49,253,000 (2013); 30 per cent of people live in urban areas and seven per cent in urban agglomerations of more than one million people; growth 2.9 per cent p.a. 1990–2013; birth rate 39 per 1,000 people (48 in 1970); life expectancy 62 years (47 in 1970 and 51 in 1990).
Most of the people are of Bantu origin, with some 120 ethnic groups on the mainland, none of which exceeds ten per cent of the population. The biggest group is the Sukuma; others include Nyamwezi, Masai, Haya, Gogo, Chagga, Nyaliyusa and Hehe. The population also includes Asian and expatriate minorities. The people of Zanzibar are of Bantu, Persian and Arab origin.
The official language is Kiswahili (which is universally spoken in addition to various other African languages), and is the medium of instruction in primary schools. English is the second official language, the country’s commercial language, and also the teaching language in secondary schools and higher education.
(on mainland) Muslims 35 per cent, Christians 30 per cent, and a small number of Hindus, with most of the rest holding traditional beliefs; (in Zanzibar) Muslims virtually 100 per cent.
Public spending on health was two per cent of GDP in 2012. Muhimbili Medical Centre, Dar es Salaam, is the country’s principal referral centre and teaching hospital. Other referral hospitals are at Moshi, Mwanza and Mbeya. Some 53 per cent of the population uses an improved drinking water source and 12 per cent have access to adequate sanitation facilities (2012). Infant mortality was 36 per 1,000 live births in 2013 (142 in 1960). In 2013, five per cent of people aged 15–49 were HIV positive.
Public spending on education was six per cent of GDP in 2010. There are seven years of compulsory education starting at the age of seven. Primary school comprises seven years and secondary six, with cycles of four and two years. Some 81 per cent of pupils complete primary school (2009). The school year starts in January.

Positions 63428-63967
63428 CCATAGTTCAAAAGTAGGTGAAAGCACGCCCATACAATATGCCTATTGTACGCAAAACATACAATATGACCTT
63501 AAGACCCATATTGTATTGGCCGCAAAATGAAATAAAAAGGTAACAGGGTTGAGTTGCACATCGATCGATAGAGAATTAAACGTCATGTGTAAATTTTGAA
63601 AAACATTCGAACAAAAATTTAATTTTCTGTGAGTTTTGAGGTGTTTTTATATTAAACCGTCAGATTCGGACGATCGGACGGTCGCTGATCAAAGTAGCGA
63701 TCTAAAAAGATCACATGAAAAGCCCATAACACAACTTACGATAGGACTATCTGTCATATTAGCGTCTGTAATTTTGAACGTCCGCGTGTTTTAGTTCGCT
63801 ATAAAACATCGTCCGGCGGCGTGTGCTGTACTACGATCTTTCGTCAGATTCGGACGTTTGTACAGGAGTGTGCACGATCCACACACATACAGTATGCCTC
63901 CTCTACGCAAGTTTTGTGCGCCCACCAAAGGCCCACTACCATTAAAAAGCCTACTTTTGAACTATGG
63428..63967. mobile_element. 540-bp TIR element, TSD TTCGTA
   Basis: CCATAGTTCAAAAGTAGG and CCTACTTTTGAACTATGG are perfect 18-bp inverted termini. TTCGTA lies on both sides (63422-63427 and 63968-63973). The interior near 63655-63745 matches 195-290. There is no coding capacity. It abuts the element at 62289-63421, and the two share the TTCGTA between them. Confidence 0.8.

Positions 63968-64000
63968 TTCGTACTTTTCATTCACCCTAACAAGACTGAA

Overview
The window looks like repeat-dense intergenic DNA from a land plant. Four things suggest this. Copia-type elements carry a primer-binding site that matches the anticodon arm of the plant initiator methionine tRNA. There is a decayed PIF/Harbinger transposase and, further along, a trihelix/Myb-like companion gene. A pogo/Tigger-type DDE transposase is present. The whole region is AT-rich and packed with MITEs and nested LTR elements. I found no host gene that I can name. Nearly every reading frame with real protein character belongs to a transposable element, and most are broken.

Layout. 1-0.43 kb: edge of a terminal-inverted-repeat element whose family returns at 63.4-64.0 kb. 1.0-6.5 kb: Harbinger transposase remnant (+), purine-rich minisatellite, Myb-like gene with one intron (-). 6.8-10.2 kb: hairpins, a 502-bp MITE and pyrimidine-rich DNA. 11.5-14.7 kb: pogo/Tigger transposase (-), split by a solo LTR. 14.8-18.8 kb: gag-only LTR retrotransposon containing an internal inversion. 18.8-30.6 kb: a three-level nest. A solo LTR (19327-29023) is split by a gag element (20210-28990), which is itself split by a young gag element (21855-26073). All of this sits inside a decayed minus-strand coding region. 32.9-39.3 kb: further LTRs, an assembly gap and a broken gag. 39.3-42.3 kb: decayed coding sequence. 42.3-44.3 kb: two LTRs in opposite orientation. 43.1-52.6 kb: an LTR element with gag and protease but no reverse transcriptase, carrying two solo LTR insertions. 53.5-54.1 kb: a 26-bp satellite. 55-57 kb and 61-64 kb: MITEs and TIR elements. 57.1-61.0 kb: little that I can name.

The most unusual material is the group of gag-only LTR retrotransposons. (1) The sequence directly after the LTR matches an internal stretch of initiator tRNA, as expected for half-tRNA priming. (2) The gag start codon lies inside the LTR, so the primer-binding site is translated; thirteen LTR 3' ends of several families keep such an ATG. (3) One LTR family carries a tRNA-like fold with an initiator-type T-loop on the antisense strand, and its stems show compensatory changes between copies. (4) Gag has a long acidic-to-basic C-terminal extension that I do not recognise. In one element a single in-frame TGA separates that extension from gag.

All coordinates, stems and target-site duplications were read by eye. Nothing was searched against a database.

The principal public universities are the University of Dar es Salaam (established in 1970); Sokoine University of Agriculture, Morogoro (1984, before which it was the Faculty of Agriculture and Forestry of University of Dar es Salaam); and Open University of Tanzania (established for distance education in 1995). There are a number of private universities including Hubert Kairuki Memorial University (with faculties of medicine and nursing, in Dar es Salaam, established 1997); and International Medical and Technological University (Dar es Salaam, 1995). The female–male ratio for gross enrolment in tertiary education is 0.50:1 (2012). Literacy among people aged 15–24 is 74.6 per cent (2010).
The government-owned Daily News is published in English. Uhuru is owned by the ruling party (CCM) and is in Kiswahili. There are several independent newspapers including dailies The Guardian and Daily Mail, and weeklies The Arusha Times, Business Times and The Express, and several in Kiswahili.
The Tanzania Broadcasting Corporation provides public radio and TV services in Kiswahili and English. There are several private TV channels, and many private radio stations, especially in the urban areas.
The first private television channel was launched in mainland Tanzania in 1994, following the introduction of multiparty democracy, and public-service TV followed in 2001.
There are no private broadcasters or newspapers in Zanzibar, though many people on the islands receive mainland broadcasts and read the mainland press. TV Zanzibar and Voice of Tanzania–Zanzibar are both state-operated.
Some 15 per cent of households have TV sets (2011). There are nine personal computers per 1,000 people (2005).
Country code 255; internet domain ‘.tz’. There are many public phones throughout the country. Mobile phone coverage is limited to urban areas. Internet cafés are found in main towns; those in more remote places rely on satellite access. Postal services are good.
For every 1,000 people there are three landlines, 557 mobile phone subscriptions and 44 internet users (2013).
New Year’s Day, Zanzibar Revolution Day (12 January, 1964), Sheikh Abeid Amani Karume Day (7 April, Zanzibar only), Union Day (26 April), Labour Day (1 May), Saba Saba (Industry Day, 7 July), Nane Nane (Farmers’ Day, 8 August), Nyerere Day (14 October), Republic Day (9 December), Christmas Day and Boxing Day.
Religious festivals whose dates vary from year to year include Prophet’s Birthday, Good Friday, Easter Monday, Eid al-Fitr (End of Ramadan, two days) and Eid al-Adha (Feast of the Sacrifice).